I enjoy things that are contradictory, ironic or just odd. Like these pictures:
Or this one:
And this one:
With this in mind, in They Don’t Make Dovetails Like This Anymore. For A Reason, I wrote of the perils of cross-grain dovetails as in this example:
During the Pennsylvania spice cabinet class at 360 WoodWorking, Chuck Bender showed us the retrieval mechanism for a “secret” compartment. It looked something like this except in curly maple:
The whole compartment looks like this:
And it goes in here:
The idea is that the grain in the first few inches runs in the same direction as the other dividers to conceal what is actually going on. At the dovetail joint, the grain changes direction to take advantage of the long grain strength to extract the compartment.
Mr. Bender suggested I start the process by leaving extra length on the handle so when the pin/tail breaks off, I have room to start again.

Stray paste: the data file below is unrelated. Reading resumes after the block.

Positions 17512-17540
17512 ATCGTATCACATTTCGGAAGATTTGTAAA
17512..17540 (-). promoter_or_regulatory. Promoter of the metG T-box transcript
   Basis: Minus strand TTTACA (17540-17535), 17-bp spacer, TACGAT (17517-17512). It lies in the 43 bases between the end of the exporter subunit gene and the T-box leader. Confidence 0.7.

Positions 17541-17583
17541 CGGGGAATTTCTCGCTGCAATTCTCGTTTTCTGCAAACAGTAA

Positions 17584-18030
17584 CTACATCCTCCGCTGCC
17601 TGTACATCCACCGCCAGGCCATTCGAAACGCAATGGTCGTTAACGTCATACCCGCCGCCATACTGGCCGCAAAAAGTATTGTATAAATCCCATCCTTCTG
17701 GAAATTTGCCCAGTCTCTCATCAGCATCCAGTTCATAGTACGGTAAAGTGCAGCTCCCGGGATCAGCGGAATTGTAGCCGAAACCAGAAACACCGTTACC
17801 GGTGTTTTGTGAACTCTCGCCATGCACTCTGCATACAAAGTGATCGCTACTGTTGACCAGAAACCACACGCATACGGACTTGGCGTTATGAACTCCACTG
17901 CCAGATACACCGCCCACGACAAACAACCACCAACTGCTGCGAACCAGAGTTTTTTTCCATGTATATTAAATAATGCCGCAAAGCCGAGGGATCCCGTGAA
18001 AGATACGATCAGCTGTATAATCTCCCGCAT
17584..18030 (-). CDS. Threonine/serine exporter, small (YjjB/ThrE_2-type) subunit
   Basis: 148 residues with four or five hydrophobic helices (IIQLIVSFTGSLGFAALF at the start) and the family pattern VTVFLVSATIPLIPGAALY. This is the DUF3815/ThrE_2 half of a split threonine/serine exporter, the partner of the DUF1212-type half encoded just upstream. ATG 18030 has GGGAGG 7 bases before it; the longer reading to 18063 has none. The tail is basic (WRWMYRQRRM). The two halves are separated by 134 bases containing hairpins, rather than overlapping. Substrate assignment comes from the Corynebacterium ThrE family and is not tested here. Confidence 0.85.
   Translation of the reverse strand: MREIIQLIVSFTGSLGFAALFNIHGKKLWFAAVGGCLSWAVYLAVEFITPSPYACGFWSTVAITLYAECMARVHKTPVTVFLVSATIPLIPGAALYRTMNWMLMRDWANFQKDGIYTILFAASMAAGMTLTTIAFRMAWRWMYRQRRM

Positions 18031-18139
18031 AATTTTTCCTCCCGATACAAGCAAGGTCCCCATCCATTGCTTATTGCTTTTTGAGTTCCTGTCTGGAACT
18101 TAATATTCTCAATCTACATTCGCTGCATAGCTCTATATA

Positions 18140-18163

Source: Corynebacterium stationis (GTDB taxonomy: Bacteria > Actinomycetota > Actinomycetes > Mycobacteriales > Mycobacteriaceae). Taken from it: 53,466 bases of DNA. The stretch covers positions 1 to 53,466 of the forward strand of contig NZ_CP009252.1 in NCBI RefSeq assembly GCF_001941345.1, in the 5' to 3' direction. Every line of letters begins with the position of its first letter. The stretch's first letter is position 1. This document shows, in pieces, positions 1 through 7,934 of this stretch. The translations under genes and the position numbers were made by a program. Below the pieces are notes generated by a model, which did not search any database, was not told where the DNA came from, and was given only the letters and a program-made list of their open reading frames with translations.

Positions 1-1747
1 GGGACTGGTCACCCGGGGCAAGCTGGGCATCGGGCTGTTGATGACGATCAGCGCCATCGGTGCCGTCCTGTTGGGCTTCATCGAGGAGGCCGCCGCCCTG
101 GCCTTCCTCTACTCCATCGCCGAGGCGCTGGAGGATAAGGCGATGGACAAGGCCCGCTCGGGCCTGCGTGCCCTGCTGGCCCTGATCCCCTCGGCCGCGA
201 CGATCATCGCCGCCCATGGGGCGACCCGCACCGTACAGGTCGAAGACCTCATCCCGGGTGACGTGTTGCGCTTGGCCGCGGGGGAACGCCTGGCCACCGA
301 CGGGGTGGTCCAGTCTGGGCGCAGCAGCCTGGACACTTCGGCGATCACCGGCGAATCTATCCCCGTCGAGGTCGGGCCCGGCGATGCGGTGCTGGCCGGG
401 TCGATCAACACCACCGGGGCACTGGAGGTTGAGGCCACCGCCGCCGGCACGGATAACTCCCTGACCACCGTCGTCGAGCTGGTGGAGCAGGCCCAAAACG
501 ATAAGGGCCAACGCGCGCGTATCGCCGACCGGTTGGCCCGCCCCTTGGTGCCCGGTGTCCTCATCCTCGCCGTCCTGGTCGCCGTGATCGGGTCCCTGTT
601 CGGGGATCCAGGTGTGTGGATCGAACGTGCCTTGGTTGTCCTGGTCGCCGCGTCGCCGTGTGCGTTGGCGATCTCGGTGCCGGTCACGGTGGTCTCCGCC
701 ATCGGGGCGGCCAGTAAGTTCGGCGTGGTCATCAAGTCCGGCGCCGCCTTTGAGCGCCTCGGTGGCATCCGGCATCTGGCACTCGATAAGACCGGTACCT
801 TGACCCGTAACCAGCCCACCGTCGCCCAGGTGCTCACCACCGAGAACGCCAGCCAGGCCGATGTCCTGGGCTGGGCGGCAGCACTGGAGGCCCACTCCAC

And I did and it did. As I was just finishing my first attempt, one of the pin/tails snapped off. The second failure occurred as I was paring down to the baseline, caught some willing grain and pared off both pins/tails. But very cleanly. For the third attempt, I scribed the baseline gently and was annoyed when one of the pin/tails snapped off. This time I glued it back on and left tape in place until it was all glued to the rest of the assembly. Apparent success.
Having done it, I do wonder if there was a better way to achieve the goal. Possibly just using a butt joint to glue 2″ of cross-grain on to the long grain handle? You would be gluing long grain to end grain, not the strongest joint. A stronger solution might have been to cut just one pin/tail. Maybe not.
Unfortunately, there is no one left to ask. They’re all dead.